Sometimes, even I have to feel sorry for some indecently rich people. And between chuckles this morning when reading this article, I am sure I could detect just a wee, tiny, infinitesimal twinge of sympathy... or maybe it was lumbago, who knows.
Fred Goodwin, Fred the Shred, and to Gordon Brown and his cronies ‘SIR’ Fred was, until a couple of years ago, a lucky man. Doubtless he had some talent and a lot of drive, having risen from relatively humble beginnings to be the chairman of Scotland’s biggest company, and one of the UK’s big banks (having taken over Williams and Glynn and National Westminster Banks, the latter of which was three times its size).
He was even knighted in 2004 for services to banking, despite, or perhaps because of his ruthless management style which saw him “shred” companies, paring them to minimum staffing levels and maximum profits. Oh, how little they knew!
Well, we all know what happened then. We all know, because the prime minister of the day told us. It all started in America, spread around the entire world, and landed here, in Britain, and North Britain.
Of course those of us with more than one working brain cell knew that that was the usual pile of rubbish that Brown was apt to blether*. What we knew was that in many parts of the world banking and bankers had been allowed to get out of hand; they believed that they had found magical ways of making gold, latter day alchemists if you will... but alchemy is a science that belongs in the 17th century world of “Captain Face”, “Subtle” and “Dol Common”** or maybe even today’s “Harry Potter”. And, as had happened before, it all came crashing down.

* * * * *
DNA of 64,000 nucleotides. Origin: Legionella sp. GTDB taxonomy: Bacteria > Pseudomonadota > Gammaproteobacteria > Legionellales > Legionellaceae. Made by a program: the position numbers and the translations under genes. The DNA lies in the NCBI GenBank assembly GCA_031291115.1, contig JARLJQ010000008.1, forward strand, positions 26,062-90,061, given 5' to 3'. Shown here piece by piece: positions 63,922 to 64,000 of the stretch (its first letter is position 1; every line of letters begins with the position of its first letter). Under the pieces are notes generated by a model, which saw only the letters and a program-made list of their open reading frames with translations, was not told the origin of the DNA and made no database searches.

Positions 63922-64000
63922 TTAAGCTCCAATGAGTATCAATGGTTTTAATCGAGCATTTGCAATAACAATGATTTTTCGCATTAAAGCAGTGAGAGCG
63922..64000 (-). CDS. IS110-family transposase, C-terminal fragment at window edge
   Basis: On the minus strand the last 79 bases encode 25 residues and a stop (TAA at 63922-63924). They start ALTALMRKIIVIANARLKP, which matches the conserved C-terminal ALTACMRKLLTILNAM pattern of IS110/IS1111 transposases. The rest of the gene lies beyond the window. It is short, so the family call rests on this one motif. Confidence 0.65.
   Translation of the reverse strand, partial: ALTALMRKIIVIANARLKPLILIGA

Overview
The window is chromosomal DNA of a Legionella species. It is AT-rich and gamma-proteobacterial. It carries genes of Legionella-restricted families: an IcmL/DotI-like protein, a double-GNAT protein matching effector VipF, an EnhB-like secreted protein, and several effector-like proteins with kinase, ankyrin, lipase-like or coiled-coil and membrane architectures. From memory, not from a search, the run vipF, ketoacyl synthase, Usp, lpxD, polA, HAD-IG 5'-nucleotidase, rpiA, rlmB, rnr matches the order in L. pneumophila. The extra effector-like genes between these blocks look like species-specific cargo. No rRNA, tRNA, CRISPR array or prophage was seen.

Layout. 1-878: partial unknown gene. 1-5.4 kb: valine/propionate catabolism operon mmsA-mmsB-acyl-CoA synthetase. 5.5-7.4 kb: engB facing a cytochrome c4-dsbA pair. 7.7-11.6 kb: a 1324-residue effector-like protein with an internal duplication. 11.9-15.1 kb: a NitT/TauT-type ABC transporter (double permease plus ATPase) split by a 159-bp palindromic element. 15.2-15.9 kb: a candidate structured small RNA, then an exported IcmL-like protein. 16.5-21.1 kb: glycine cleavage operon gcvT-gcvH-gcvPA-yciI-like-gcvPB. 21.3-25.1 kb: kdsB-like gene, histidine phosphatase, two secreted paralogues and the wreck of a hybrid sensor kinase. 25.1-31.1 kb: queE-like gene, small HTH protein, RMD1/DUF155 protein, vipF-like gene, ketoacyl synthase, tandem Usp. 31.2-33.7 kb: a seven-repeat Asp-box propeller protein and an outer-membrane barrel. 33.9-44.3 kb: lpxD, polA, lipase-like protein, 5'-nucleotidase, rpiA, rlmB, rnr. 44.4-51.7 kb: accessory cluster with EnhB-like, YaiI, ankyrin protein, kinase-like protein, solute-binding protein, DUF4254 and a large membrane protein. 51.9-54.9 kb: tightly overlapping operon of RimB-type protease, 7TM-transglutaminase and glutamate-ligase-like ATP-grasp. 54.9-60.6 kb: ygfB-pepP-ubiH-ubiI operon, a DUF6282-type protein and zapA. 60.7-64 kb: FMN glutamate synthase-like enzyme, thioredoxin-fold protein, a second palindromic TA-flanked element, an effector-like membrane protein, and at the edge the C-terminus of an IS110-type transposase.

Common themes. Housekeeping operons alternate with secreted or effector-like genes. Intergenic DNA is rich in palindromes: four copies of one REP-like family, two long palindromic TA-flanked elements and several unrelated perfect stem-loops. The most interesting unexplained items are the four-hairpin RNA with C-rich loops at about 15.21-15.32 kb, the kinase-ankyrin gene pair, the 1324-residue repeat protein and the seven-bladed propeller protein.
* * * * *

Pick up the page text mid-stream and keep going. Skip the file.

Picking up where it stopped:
And because Freddy boy and his bank had been in the forefront of the alchemy, the seeming possessor of the philosopher’s stone that turned base metal into gold, he came crashing down the harder when the whole banking Ponzi scheme fell apart.
But in the way of these things, Fred picked himself up, dusted himself off, and despite, or maybe because of the intervention of the then Minister for the City, Paul Myners, he trotted off abroad and into the sunset with his knighthood, a pension of gigantic proportions and the prospect of another job in the offing, while the British taxpayer was left with a multi-billion pound bill to pay for the credulity or, stupidity perhaps, of its leaders...and bankers.
However, not all has been rosy for Goodwin, despite his fortune. The size of his pension was revealed as being £700,000, not a bad amount for steering a company downwards to be worth approximately 2% of what it had been worth a few years previously, causing outrage. Then someone used parliamentary privilege to reveal that Freddy was one of the super rich who had paid for a super-injunction. In this case to hide the fact that he had been having an affair with a Royal Bank colleague (supposedly promoted by him well above her level of competency), and as a result of which his wife booted him out of their house.
And now a new book about him, written by two Tory MPs (but politically neutral) promises to be a good read. Finally, and worse still, it will be serialised in a national newspaper... so we’ll all get to know all Freddie’s dirty secrets.
Now anyone feeling twinges?
*Scots word meaning “talk rubbish”
Pic: Fred Goodwin... smirking...